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Classic by a POC:  A couple of years ago, I audited a course on the Harlem Renaissance, that flowering of African-American art, literature and culture that occurred in New York City’s Harlem in the 1920s.  It was a wonderful introduction to a group of artists and intellectuals who were long denied the recognition that should have been theirs.  One of the most interesting of these figures to me was Nella Larsen, the biracial daughter of a Danish immigrant mother and a father of mixed African and European ancestry.  Larsen, who trained as a nurse, published two novels and was regarded by her contemporaries as a talented writer.  By the early 1930s, however, she disappeared from the literary scene and her work was out of print until a revival of interest in the late 1990s.  I read and admired her second novel, Passing, as part of my course work, finding it a fascinating study of racial and sexual identity.  Despite my good intentions, however, I never got around to reading Quicksand, her earlier and more autobiographical work.  Thanks to the Classics Challenge, 2020 will be my year! (P.S.  the book cover below is based on a very beautiful painting by Archibald Motley,  a major artist of the Harlem Renaissance and contemporary of Larsen’s).

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A Genre Classic:  I grew up reading sci-fi and fantasy, which I lumped in with fairy tales, mythology and novels about life outside my small southern town.  So . . . picking a book from this genre was a natural choice.  But which book?  That’s a bit of a problem.  Although I’m quite fond of much of the early stuff, I’ll be the first to admit that its language, style and character development are less appealing to me than in days of yore.  (I still love the cover art, however, particularly when it involves aliens or space babes! Does that make Janakay sexist?).  I finally settled on Walter M. Miller’s 1959 A Canticle for Leibowitz, which was discussed in an undergraduate “History in Science Fiction” class, which I took many years ago; it was cited as the very embodiment of the cyclical theory of history, i.e., the notion that history is simply  a series of repeating cycles or events.  I can’t even remember whether I actually read Canticle at the time; if so, it certainly didn’t leave much of an impression on me!  Still, it’s considered a foundational work in the field and I’m now curious to see and share my current opinion of it.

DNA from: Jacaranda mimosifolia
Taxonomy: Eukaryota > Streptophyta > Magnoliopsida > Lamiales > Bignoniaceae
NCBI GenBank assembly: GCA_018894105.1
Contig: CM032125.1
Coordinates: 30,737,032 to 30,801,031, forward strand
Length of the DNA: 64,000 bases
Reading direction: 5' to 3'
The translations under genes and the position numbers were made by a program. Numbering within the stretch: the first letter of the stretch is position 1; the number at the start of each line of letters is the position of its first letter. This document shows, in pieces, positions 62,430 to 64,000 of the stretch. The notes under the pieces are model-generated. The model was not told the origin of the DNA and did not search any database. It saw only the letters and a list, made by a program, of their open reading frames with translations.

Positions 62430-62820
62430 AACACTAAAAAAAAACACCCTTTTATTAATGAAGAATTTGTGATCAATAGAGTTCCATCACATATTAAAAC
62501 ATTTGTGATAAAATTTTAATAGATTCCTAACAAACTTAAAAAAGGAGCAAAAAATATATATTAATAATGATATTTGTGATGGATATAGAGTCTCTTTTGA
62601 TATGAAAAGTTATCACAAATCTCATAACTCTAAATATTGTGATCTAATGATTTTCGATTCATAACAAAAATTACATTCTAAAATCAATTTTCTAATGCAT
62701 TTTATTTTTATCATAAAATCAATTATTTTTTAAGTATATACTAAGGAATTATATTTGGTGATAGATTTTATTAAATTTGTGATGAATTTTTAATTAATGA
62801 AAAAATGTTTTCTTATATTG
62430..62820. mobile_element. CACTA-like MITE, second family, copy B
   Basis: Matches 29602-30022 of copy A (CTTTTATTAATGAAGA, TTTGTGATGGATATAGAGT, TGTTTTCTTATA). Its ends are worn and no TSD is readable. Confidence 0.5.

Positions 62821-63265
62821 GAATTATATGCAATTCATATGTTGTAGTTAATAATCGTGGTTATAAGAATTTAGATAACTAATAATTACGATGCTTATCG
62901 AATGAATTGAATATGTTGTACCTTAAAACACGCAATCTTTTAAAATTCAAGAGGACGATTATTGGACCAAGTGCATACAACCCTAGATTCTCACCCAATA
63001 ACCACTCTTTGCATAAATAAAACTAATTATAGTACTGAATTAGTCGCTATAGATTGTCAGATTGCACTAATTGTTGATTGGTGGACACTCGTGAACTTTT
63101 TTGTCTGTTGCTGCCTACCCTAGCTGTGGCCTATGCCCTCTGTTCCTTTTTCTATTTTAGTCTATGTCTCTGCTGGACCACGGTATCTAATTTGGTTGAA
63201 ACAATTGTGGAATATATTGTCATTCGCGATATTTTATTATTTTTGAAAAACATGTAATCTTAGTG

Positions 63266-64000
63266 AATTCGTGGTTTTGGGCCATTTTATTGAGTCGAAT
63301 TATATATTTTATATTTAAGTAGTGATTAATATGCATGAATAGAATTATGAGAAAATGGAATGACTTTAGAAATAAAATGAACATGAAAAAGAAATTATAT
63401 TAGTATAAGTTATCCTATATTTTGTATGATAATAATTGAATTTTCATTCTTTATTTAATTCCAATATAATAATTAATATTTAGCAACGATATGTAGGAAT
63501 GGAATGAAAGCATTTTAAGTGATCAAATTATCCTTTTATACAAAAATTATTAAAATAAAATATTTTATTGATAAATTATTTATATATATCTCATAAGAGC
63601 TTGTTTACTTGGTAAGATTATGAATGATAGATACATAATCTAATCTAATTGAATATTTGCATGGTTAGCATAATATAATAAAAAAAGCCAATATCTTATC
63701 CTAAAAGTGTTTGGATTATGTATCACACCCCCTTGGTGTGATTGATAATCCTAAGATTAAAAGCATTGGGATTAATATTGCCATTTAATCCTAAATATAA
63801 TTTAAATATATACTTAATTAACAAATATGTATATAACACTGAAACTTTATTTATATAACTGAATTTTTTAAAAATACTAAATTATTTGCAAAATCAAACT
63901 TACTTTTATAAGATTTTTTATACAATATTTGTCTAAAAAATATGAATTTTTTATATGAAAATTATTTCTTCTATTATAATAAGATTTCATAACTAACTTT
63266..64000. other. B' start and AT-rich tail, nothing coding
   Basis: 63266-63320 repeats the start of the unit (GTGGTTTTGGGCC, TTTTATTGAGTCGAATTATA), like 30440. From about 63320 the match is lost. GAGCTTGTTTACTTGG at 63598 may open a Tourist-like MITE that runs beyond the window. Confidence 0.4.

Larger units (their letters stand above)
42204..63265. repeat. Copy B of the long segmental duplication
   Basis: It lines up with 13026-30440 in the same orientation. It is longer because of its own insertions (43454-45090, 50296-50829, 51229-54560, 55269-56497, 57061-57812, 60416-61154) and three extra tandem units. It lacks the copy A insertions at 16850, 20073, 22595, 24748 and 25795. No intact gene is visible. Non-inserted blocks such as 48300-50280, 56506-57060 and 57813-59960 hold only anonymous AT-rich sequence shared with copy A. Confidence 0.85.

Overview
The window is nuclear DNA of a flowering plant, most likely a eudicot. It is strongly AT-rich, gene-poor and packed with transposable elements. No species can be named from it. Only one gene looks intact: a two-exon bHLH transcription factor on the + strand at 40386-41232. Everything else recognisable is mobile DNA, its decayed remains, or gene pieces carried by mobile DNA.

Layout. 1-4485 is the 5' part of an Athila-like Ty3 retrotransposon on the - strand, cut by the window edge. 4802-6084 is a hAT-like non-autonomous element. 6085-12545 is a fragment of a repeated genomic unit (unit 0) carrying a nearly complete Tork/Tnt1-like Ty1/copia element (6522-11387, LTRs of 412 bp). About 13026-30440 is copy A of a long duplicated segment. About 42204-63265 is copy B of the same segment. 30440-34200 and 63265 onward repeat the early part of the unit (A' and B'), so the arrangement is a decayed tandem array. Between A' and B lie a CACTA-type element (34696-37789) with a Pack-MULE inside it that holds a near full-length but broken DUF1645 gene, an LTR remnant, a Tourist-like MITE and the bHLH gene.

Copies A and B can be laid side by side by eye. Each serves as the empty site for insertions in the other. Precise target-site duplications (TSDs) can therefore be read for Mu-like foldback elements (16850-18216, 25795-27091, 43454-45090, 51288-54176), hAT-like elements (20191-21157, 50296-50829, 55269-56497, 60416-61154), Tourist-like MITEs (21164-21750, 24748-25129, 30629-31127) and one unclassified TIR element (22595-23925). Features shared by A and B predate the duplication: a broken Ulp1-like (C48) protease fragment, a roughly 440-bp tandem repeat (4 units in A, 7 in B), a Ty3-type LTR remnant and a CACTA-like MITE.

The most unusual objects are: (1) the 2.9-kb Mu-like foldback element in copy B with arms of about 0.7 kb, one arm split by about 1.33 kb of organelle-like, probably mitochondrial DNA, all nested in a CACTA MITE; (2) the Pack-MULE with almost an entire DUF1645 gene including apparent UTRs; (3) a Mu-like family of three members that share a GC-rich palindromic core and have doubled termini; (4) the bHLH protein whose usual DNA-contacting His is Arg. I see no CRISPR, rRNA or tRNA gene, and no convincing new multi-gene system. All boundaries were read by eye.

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Classic with a Person’s Name in the Title:  Despite a plethora of possibilities, I instantly settled on Elizabeth Bowen’s Eva Trout (pub. 1968), which I’ve wanted to read for quite some time.  (I’ve had a copy, unread, since 2011.  My bad!)  As I’ve noted before, I have a very ambivalent attitude towards Bowen’s fiction, which at times is a bit too rarefied for me; when I want rarefied, I generally head for Henry James if my energy level is high.  Bowen, however, is a beautiful stylist, can be very funny at times, and convincingly portrays mid-20th century upper class English life, a world I find incredibly exotic.  Besides, at this point I’ve read seven of her ten novels, and I have to complete my list!

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Classic with a Place in the Title: Has anyone read the Hungarian novelist Magda Szabo (1917-2007)?  She was largely unknown in the U.S. until a few years ago, when the New York Review of Books (NYRB) reissued her great novel, The Door.  I read it on a whim and it blew me away; I thought it was easily one of the best things I had read in years.  The Door‘s success (France’s Prix Femina Étrabger; one of the New York Time’s 10 best books of 2015) has led to other NYRB reissues of Katalin Street as well as several other Szabo novels.  The tale of three Budapest families during WWII, Katalin Street was originally published in Hungarian in 1969; it just squeaks in under the Classics Challenge’s 1970 cutoff date.  My alternative selection (which I may read instead) is Glenway Wescott’s 1945 Apartment in Athens, another NYRB reissue.